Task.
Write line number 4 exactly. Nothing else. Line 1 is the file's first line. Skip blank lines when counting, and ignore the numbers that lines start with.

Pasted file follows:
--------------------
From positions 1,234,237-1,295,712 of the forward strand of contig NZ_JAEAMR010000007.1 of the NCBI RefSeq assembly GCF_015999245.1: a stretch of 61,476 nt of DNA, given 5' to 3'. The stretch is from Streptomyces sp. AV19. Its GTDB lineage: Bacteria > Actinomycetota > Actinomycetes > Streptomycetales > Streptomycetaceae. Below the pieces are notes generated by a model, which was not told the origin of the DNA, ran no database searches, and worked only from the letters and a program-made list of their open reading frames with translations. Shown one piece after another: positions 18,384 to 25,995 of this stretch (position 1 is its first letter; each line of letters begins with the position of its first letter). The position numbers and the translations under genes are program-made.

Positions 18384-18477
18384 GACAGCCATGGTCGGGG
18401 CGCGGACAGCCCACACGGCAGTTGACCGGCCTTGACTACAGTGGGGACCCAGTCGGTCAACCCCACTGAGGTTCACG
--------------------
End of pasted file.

18401 CGCGGACAGCCCACACGGCAGTTGACCGGCCTTGACTACAGTGGGGACCCAGTCGGTCAACCCCACTGAGGTTCACG